Local newsrooms already gutted by years of downsizing and cutbacks, stretched thin by pandemic coverage, are scrambling, barely able to get out updates. Senior visual journalist Liz Martin’s car was hit by debris, and she had to walk the streets after the storm taking pictures. She uploaded them at the printing warehouse as power and Internet flickered on and off and her phone battery died. Local TV news station KCRG had journalists riding out the storm in their cars, unable to use their phones to call in updates. At my own newspaper, the Cedar Rapids Gazette, we struggled without Internet and ran our printing warehouse on a generator. The business editor told me he was driving over with flash drives with stories on them from a nearby town, Iowa City, to plug them directly into the printer server.

The few news stories that have been picked up are wire stories; we wrote them. Meanwhile, the national and local media covered hurricane Isaias every day for a week. East Coast residents had time to prepare for Isaias; Iowa had little warning.

It’s bad here. Very bad. Bags of rotting food line the streets. City trucks can’t get through on roads blocked by debris and downed wires. Still, we did everything we could to put out a paper, even though many of us had holes in our roofs and power lines dangling in our backyards, and we were sitting in the dark. It’s no bungled caucus app, but the stakes are arguably much higher.

The executive editor of my newspaper, Zack Kucharski, said he normally likes it when the national media ignores Iowa, but this situation frustrates him: “The lack of national attention is concerning, especially because there seems to be a correlation between attention and recovery dollars,” he said. And yet our ability to advocate for ourselves was limited, he said, “because we’re still focused on being able to get out of our homes.”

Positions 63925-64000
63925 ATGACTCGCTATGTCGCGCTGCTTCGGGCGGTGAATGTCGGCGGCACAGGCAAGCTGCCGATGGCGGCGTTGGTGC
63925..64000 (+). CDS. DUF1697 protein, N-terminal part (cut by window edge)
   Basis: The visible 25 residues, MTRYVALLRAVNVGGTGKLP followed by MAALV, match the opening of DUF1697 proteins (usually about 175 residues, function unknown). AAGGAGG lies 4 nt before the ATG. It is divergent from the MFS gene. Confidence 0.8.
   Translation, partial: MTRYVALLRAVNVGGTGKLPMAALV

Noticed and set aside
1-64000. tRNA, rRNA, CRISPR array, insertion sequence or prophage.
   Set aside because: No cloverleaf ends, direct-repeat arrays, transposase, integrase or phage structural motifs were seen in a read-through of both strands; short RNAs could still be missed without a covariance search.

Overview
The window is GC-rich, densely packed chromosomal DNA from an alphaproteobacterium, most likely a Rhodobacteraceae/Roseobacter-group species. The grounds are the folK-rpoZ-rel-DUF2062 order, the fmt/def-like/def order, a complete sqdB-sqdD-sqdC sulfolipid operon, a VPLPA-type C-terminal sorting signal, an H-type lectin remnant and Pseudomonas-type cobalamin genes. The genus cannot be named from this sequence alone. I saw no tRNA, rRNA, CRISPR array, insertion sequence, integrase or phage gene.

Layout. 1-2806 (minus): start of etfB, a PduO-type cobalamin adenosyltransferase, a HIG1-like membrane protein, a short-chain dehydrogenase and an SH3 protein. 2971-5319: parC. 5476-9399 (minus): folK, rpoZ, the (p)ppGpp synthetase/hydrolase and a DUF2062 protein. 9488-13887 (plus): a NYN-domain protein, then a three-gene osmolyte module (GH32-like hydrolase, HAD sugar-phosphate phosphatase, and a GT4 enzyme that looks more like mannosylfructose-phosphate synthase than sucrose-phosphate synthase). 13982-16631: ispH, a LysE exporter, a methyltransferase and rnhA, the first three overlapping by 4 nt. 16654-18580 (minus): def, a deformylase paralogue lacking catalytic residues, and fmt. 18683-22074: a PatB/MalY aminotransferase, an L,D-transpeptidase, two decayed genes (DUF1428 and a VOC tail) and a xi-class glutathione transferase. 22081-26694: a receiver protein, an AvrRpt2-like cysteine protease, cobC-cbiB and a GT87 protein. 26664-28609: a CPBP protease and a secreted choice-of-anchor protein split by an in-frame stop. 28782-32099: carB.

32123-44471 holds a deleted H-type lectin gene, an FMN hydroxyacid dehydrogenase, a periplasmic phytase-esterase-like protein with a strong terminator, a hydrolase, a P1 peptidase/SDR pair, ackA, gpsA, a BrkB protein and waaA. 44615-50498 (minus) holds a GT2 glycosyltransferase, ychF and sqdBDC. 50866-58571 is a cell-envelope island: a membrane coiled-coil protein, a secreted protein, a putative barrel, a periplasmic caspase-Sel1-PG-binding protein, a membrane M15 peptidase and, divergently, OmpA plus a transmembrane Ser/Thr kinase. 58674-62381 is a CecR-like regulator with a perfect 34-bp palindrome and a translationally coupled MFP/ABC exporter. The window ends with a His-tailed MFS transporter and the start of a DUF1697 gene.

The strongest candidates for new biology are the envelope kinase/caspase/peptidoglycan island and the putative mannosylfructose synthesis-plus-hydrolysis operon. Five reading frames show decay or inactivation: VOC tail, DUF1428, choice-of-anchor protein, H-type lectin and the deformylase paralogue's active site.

So far, the only elected leader calling for a presidential disaster declaration is Rep. Abby Finkenauer (D), who tweeted: “We need more resources and WE NEED THEM NOW. The Governor needs to call for a Presidential Disaster Declaration and the President needs to grant it. Hundreds of thousands still without power, we need assistance in all forms. NOW.” She repeated this call at a news conference Thursday, pointing out the mothers who cannot freeze breast milk and cancer patients who cannot access their medicine.

Gov. Kim Reynolds (R) and Republican Sens. Charles E. Grassley and Jodi Ernst have toured some disaster sites, focusing on crop damage, but have remained silent when it comes to demanding national help. Both have plans to come to Cedar Rapids and Linn County, four full days after the devastating storm. Even if they eventually take up calls for help, it will have come belatedly, leaving hundreds of thousands to sit in their homes without power, without food, struggling to access and coordinate help.

As I wrote this, sitting around a table in a warehouse, the only place in town where I can work with power and electricity, my co-workers and I heard a loud squeaking rattle.

“What’s that?” asked features editor Diana Nollen.

“It’s the zombie apocalypse,” replied Todd Dorman, our insight editor.

“Tell them to start moving trees,” I said. We laughed, and did all we could do, to try to survive: We got back to work.


This article was originally published on

We updated our privacy policy as of February 24, 2020. Learn about our personal information collection practices here.